oday was almost entirely filled with meetings. One was a very interesting meeting though – we were visited by a researcher from Tokyo, who is studying the experiences of disabled people in the 2011 Tohoku earthquake and tsunami, so has come to Christchurch to compare our situation with Tohoku’s.
The Tohoku earthquake was only a couple of weeks after our big one, and many of the search and rescue teams who worked in Christchurch went straight to Tohoku from here. So many of us feel an affinity with Tohoku that no amount of official “sister city” agreements could ever reproduce. And certainly in our team we’ve watched with interest Japan’s development of a similar archive to CEISMIC in response to the disaster. So it was really interesting to meet someone so deeply involved with the area, and to discuss similarities and differences between Christchurch and Tohoku.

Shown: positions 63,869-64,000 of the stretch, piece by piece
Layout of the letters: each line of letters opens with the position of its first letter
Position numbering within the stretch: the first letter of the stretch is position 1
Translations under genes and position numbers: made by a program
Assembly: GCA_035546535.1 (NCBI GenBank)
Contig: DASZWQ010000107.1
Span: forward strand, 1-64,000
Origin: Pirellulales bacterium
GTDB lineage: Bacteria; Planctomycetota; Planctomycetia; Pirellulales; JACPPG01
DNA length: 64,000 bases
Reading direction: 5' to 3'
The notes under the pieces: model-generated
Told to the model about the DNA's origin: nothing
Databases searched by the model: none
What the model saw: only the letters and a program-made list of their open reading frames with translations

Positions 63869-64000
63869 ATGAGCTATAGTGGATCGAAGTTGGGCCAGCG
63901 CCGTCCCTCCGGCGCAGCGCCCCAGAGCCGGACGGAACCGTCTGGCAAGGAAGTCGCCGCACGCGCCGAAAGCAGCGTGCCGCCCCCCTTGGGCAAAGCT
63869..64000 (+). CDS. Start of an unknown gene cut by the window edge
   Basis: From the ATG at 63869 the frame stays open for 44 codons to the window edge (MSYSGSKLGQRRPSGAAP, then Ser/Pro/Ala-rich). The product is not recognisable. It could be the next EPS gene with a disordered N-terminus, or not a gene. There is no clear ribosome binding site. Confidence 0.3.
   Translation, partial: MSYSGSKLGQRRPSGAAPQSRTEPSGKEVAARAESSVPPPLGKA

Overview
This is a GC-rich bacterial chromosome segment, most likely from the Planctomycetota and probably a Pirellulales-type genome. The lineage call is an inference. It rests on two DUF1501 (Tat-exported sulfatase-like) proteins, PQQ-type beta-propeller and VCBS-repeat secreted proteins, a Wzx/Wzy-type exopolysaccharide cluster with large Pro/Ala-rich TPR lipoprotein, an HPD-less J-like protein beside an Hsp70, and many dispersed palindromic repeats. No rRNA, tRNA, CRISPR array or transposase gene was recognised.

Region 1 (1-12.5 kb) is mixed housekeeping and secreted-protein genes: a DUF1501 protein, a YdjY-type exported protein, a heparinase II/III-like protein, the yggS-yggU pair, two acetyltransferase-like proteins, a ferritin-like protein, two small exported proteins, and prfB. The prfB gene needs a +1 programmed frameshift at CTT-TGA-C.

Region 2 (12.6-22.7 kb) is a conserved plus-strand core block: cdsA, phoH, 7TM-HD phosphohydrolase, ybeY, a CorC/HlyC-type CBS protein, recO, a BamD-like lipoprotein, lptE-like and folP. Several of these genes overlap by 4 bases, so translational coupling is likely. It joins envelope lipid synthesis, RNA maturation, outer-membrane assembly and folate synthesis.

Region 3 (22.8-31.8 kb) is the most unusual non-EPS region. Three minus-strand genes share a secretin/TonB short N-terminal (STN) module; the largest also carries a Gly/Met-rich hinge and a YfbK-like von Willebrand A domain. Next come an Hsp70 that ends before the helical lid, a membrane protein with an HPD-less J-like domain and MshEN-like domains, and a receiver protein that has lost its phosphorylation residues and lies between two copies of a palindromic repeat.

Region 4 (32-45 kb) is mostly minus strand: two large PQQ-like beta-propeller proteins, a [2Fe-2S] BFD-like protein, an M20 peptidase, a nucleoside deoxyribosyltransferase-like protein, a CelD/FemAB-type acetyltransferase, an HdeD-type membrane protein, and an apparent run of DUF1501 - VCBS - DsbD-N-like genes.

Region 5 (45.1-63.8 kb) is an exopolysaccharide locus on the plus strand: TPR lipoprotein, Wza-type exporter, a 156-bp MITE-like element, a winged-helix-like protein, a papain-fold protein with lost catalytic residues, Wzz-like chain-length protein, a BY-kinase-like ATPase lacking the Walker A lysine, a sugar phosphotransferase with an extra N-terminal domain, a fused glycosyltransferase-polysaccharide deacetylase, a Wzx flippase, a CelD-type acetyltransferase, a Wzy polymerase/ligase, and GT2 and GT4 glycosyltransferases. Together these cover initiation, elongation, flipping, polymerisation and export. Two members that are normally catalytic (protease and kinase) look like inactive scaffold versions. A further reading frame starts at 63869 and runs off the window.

One thing I found really fascinating was that she said that attempts at Gapfiller-style art projects have failed over there – the locals felt like their loss was being exploited by the artists, rather than the art helping them. The researcher thought this difference between the Christchurch and Tohoku experiences was maybe something to do with the cultural differences – not just between New Zealand and Japan (which are of course huge), but also between a city and a relatively rural region: there wasn’t as much of a local art scene already present in Tokohu for that sort of movement to develop out of, so most of the artists were outsiders coming in (and moreover, were outsiders who’d never shown any interest in the region before) – no wonder the locals were suspicious of their motives.